In the modern digital age, it can be easy to assume that everyone has access to the internet. However, a startling disparity exists between those who are, and are not ‘connected.’ This digital divide affects individuals in underserved communities and significantly impacts students—limiting their potential and opportunities to thrive and develop. The specific challenges of trying to keep up with a college prep curriculum, apply to colleges, and hold down a job—without having internet access at home at home—come to life in an interview with Destinyjoy Balgobin, a 19-year-old high school graduate growing up in East Harlem.
The Disparity in Digital Access
Recent studies reveal the shocking reality of the current divide. A report highlighted that while 92% of jobs require digital skills, one-third of workers lack the foundational digital abilities needed to thrive in today’s job market. Despite the assumption that most households have access to the internet, only 73% of them actually do. In the wake of the COVID-19 pandemic, when education largely shifted online, this gap has only grown. Distressingly, only 57% of households with incomes below $30,000 have broadband access.
The COVID-19 pandemic exacerbated the digital divide and highlighted the urgent need for action, as millions of students faced barriers to access and complete their assignments, communicate with their teachers and peers, and access educational resources. A study by Common Sense Media and Boston Consulting Group estimated that 15 to 16 million K-12 public school students in the U.S. lacked adequate internet or devices for online learning in 2020.
In our region, the Federal Communications Commission (FCC) estimates that more than 276,000 locations in Pennsylvania lack broadband access, and another 52,000 locations have insufficient broadband service. This means that many students, families, teachers, and businesses in the state are unable to participate fully in online learning, telehealth, e-commerce, remote work, and civic engagement..
To bridge the digital divide in education and our communities across Pennsylvania, we need to invest in broadband infrastructure, affordability, adoption, and digital literacy. Fortunately, there are several initiatives underway at the federal, state, and local levels to address these challenges.
New Funding Initiatives to Build the Bridge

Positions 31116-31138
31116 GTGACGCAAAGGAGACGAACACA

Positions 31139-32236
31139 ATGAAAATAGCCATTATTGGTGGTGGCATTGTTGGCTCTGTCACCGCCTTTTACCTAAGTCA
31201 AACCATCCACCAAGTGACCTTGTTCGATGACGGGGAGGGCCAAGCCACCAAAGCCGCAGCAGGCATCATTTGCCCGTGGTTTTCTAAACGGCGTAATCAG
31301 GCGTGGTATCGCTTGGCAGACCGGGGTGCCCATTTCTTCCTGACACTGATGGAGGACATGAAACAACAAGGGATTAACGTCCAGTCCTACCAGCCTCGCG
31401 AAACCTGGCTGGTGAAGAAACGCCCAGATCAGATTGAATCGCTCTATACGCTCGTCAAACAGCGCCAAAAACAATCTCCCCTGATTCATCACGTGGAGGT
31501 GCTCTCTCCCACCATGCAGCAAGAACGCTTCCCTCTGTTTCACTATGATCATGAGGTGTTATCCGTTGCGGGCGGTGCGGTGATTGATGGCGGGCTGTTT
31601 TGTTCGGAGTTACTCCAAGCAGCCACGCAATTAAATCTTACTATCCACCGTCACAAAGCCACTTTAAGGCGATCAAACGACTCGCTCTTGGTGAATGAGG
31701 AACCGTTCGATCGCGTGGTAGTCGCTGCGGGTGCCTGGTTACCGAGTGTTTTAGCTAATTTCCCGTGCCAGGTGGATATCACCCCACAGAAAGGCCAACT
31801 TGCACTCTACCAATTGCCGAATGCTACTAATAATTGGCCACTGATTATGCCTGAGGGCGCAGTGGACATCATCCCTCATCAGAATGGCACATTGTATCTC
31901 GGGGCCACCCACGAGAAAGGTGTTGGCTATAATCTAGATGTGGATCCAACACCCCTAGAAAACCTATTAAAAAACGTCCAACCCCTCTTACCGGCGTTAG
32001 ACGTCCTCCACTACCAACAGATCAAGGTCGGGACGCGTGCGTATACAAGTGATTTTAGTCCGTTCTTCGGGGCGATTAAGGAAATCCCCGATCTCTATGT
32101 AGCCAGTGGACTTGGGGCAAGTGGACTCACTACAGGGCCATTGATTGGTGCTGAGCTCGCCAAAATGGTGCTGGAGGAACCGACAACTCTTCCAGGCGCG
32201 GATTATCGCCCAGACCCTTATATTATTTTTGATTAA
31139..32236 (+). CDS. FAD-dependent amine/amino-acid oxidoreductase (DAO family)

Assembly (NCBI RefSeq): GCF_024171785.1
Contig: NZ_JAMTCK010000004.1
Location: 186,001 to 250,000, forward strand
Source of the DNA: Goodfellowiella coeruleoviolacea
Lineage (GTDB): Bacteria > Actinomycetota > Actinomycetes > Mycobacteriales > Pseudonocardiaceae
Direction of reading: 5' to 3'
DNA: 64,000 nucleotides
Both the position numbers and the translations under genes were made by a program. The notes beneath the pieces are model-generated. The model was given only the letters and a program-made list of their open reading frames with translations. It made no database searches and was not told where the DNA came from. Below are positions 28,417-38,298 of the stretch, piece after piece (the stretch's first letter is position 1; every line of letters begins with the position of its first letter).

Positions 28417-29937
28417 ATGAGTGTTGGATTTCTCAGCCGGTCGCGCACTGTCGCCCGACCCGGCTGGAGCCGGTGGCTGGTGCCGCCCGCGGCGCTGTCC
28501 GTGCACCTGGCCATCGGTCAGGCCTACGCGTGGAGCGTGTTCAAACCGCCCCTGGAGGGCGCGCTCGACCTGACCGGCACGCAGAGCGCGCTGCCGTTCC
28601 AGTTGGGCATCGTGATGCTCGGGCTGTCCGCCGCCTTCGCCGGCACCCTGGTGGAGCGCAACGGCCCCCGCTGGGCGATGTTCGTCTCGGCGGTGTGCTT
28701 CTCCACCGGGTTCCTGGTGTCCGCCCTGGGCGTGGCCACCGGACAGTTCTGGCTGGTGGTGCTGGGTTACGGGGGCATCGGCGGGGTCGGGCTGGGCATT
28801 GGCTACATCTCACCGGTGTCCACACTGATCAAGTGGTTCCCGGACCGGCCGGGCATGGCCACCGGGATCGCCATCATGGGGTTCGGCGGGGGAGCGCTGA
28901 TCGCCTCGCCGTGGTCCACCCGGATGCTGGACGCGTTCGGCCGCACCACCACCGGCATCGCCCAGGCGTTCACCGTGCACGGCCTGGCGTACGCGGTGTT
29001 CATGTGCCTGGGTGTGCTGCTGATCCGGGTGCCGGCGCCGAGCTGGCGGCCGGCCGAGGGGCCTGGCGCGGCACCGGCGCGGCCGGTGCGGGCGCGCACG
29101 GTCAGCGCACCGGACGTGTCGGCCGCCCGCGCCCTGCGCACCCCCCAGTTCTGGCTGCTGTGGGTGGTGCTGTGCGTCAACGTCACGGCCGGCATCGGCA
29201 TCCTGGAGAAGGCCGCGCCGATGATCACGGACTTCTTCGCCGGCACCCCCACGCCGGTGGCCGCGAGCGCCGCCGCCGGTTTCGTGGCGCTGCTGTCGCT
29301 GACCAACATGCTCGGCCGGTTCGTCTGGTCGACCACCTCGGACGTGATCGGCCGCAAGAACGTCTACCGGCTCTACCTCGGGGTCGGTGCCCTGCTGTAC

Realizing the gravity of the situation, U.S. lawmakers passed the Bipartisan Infrastructure Deal in 2021—committing $65 billion to ensure that every American has access to reliable high-speed internet through a historic investment in broadband infrastructure deployment.
One of the most significant sources of funding for broadband expansion is the Broadband Equity Access Deployment (BEAD) program, which will provide $10 billion to states, territories, and tribal governments to support broadband infrastructure projects that target unserved or underserved areas. Pennsylvania is set to receive $1.16 billion from this program, which will be administered by the Pennsylvania Broadband Development Authority (PBDA). Earlier this month, the PBDA announced the approval of its five-year action plan to expand internet access and deploy support programs across the commonwealth.
Another important initiative is the Internet for All program, which was launched by President Biden in July 2021. The program aims to make broadband more affordable and accessible for low-income Americans by expanding the eligibility and benefits of the FCC’s Lifeline program, which provides a monthly subsidy for broadband or phone service. The Internet for All program will also provide $100 million in planning grants to states and local governements to develop strategies for increasing broadband adoption and digital inclusion.
Pennsylvania has received more than $6.6 million from the Internet for All planning grants, which will be used to support community-based organizations that provide digital literacy training, device distribution, technical assistance, and outreach to underserved populations. Some of the recipients of these grants include libraries, schools, nonprofits, faith-based organizations, and local governments.
These initiatives are examples of how we can work together to bridge the digital divide in education and our communities across the country. By expanding broadband access and adoption, we can ensure that everyone—regardless of their economic status or where they live—has equal opportunity to learn, work, communicate, and thrive in the digital age.